When I need to be reminded that life is wonderful, I eat an avocado. Its tender, smooth, yielding flesh and sneakily seductive flavor make it one of nature’s most decadent foods. Add a sprinkle of salt or a squirt of lime, and it makes a completely satisfying little meal on its own. But this most forgiving fruit is prepared to transform itself and satisfy all your desires. In the mood for a spicy bite? Add some chiles. Want a fresh, herbal mouthful? Throw in a bunch of chopped cilantro. Looking for something saucy and sweet? Make an avocado milkshake or a mousse.
Given all these possibilities, it is very sad that the avocado’s leap to fame came in the form of processed guacamole, which disguises the character of the avocado itself. In Mexico, guacamole is a seasonal dish that changes with the available produce. Right now, when avocados are at their richest and peaches are in season, is a perfect time for this summer guacamole, which uses peaches instead of tomatoes, emphasizing the sweet nature of an avocado.
1. Don’t buy those big, watery, thin-skinned Florida avocados; they will only disappoint you.
2. Be aware that avocados are seasonal. California Hass avocados, which account for about 80 percent of American sales, are in season from February through October. They change, growing richer as the season moves on. They’re at their fattest right about now, perfect for a summer guacamole.
3. Make sure your avocados are ripe. They’re picked hard, so you should buy them ahead of time, and ripen them at room temperature. (You can speed up the process by putting them in a paper bag with a ripe banana.) Avocados are ripe when they yield to gentle pressure, and when the little nub of stem comes off easily. Once they’re ripe, refrigerate them to retard over-ripening. Don’t buy over-ripe avocados, which are too soft and have loose skins; they lose all their appeal. Avocados that show brown under the stem are likely on their way out.
4. Don’t overdo the chiles—you want the flavor of the avocado to come shining through.
5. Use white onions, not sweet ones, not red ones, not brown ones. The whites have the cleanest flavor, and you want their sharpness. Don’t leave them in chunks; grind them to a paste before adding the avocados so that their flavor permeates gently through.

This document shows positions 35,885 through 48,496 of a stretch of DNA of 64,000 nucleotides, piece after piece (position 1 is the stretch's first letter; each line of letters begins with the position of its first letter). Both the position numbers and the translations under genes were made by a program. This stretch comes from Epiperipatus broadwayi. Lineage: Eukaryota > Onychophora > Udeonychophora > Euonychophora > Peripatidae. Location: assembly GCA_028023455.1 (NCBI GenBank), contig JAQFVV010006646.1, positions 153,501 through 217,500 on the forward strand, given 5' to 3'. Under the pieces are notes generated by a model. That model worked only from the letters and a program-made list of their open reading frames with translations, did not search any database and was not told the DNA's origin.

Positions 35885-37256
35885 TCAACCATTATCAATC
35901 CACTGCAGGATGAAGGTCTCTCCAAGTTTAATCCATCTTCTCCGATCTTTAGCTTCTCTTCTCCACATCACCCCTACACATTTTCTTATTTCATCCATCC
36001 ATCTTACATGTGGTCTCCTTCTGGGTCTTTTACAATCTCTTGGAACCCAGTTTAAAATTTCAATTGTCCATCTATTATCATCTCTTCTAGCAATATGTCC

6. The easiest way to separate an avocado from its skin is to cut it in half, then whack your knife into the pit and swivel it so that the pit comes right out. Scoop the flesh into your mortar or bowl and mash.
7. Don’t make guacamole in a food processor, which will give you a bland, uniform texture. Use a mortar and pestle, or just a fork, so that you end up with the interesting texture that is a big part of guacamole’s appeal.
8. Taste, taste, taste. You want to adjust the flavors until you’re satisfied that this guacamole is exactly what you want it to be. Otherwise, you’re just letting the avocados down.
9. Serve immediately; guacamole does not improve with age.
Summer Peach Guacamole
Serves 4-6, with chips
½ small white onion, finely chopped
1 green jalapeno chile, finely chopped
1 teaspoon sea salt, or more to taste
3 ripe Hass avocados, seeded and peeled
2 small ripe peaches
Crush the onion and chiles: Set a small pot of water to boil, and set up an ice water bath. Put the onion and chiles into the bottom of a molcajete, an ordinary mortar, or a bowl. Add the salt and crush to a paste. (If you don’t have a mortar and pestle, it may be easier to do this on a cutting board with the side of a knife.)
Peel the peaches: Put them into boiling water for about 10 seconds, then throw them in the ice water bath. The skins should come right off. Remove the pits and dice.
Mash: Put the avocados and peaches into the mortar with the peaches. Mash, leaving it all quite chunky.
Season: Finish mashing with a fork. Season to taste with the juice of half the lime. Taste. Add more lime juice and salt, if necessary. Serve immediately with tortilla or pita chips.